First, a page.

Campus Access Only
All rights reserved. This publication is intended for use solely by faculty, students, and staff of University of the Pacific. No part of this publication may be reproduced, distributed, or transmitted in any form or by any means, now known or later developed, including but not limited to photocopying, recording, or other electronic or mechanical methods, without the prior written permission of the author or the publisher.
Date of Award
Dissertation - Pacific Access Restricted
Doctor of Education (Ed.D.)
Educational Administration and Leadership
First Committee Member
Second Committee Member
Third Committee Member
The primary purpose of this study was to explore the correlations between students' perceptions of their relationships with teachers, students' academic achievement and students' classroom behavior. A secondary purpose of the study was to investigate if students' ethnicity, gender and socio-economic status moderate the relationship. A survey was used to assess sixth grade students' perceptions of relationships with their teachers when they were in fifth grade. Significant associations were found between student perceptions of positive relationships and high English Language arts achievement for African for African American, Hispanic, male and low socio economic status (SES) students. Significant associations were also found between higher CST scores in Math For African American, female and low SES students. Finally, negative teacher-student relationships were found to he associated with a higher probability of students receiving referrals for Hispanic, male and Low SES students. The results of this study suggest that positive student teacher relationships are associated with and may contribute to positive academic and behavioral outcomes for vulnerable students.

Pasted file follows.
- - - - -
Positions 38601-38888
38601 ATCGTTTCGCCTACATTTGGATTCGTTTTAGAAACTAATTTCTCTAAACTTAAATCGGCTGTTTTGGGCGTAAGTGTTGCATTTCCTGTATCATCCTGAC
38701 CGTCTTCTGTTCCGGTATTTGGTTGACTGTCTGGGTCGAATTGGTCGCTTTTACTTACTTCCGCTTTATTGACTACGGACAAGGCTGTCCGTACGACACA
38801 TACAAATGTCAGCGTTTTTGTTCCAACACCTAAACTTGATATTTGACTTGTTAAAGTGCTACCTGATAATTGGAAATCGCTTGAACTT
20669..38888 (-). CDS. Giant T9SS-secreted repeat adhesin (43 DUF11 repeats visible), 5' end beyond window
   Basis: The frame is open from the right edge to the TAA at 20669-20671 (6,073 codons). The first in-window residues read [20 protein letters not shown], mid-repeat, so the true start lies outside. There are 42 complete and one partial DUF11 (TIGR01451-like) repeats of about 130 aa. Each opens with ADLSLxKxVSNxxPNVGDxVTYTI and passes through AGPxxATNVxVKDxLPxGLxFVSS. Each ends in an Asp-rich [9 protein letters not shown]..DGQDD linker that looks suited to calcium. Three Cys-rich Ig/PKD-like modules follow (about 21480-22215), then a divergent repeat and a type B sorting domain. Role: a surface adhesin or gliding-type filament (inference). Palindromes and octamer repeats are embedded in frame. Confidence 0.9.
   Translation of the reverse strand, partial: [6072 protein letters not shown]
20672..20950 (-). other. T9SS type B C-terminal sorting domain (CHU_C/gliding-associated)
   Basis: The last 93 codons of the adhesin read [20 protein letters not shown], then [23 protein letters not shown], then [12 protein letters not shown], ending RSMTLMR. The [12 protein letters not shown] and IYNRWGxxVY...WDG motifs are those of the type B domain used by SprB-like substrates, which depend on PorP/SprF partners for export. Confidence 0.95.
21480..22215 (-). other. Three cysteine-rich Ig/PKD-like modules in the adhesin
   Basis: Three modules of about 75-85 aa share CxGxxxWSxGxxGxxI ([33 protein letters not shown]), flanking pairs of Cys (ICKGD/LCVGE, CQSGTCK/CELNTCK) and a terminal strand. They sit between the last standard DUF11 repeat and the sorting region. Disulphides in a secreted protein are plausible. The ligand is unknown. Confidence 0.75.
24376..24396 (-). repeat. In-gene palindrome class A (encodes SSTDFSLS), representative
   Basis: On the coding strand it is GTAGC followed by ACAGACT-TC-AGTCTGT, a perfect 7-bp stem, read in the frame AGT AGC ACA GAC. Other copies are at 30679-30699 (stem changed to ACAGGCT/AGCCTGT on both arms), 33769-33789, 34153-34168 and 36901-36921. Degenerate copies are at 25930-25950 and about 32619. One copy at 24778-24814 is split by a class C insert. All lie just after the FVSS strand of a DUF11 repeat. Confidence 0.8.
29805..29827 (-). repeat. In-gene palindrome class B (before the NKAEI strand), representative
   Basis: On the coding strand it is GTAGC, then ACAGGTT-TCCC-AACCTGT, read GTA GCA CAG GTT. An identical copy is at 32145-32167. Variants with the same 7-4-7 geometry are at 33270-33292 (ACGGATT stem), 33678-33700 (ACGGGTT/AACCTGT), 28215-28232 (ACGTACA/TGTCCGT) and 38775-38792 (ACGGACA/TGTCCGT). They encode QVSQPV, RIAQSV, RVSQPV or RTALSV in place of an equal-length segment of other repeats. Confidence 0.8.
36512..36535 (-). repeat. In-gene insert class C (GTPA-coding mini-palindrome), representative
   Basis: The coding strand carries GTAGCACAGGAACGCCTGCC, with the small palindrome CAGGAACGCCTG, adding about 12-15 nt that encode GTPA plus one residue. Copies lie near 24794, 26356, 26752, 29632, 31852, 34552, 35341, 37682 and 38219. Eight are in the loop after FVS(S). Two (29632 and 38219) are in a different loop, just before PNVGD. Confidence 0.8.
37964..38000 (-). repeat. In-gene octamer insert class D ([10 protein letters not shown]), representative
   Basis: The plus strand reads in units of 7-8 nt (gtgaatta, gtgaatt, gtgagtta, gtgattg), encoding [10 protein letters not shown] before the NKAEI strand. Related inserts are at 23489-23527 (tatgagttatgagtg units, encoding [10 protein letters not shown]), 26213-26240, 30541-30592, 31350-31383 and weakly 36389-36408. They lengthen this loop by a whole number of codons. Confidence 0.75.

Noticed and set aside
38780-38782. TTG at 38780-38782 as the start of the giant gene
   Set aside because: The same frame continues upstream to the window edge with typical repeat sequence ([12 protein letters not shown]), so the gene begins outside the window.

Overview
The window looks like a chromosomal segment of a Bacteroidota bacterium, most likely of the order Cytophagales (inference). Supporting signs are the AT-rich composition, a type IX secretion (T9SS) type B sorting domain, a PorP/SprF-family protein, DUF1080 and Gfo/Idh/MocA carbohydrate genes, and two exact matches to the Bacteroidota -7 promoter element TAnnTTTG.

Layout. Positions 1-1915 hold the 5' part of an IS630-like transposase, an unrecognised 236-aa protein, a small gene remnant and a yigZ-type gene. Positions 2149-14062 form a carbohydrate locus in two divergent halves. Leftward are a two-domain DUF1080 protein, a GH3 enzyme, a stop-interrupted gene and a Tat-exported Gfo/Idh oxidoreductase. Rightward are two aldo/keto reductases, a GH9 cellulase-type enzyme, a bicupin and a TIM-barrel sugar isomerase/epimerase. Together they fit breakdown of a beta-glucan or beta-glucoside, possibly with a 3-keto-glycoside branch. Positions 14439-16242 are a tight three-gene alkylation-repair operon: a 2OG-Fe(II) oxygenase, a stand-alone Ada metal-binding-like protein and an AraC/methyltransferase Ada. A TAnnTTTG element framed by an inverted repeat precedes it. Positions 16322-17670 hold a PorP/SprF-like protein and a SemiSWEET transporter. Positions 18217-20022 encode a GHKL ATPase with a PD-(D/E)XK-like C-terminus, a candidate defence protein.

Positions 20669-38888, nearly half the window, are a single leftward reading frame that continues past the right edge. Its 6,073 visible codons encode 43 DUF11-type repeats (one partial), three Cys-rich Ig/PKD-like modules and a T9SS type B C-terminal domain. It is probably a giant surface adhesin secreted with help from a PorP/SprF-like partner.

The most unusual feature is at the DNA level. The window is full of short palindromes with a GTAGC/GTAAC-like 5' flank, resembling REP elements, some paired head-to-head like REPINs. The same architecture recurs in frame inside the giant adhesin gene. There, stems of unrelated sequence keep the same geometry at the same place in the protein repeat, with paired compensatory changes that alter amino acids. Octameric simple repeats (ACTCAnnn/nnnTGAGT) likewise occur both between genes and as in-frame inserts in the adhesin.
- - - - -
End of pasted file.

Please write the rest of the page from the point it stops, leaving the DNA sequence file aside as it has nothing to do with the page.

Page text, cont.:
Gill, Khushwinder Kaur. (2012). Associations between students' perceptions of teacher-student relationship quality, academic achievement, and classroom behavior: Are they moderated by ethnicity, gender, or socio economic status?. University of the Pacific, Dissertation - Pacific Access Restricted. http://scholarlycommons.pacific.edu/uop_etds/84
To access this thesis/dissertation you must have a valid pacific.edu email address and create an account for Scholarly Commons.Find in PacificSearch Find in ProQuest
If you are the author and would like to grant permission to make your work openly accessible, please email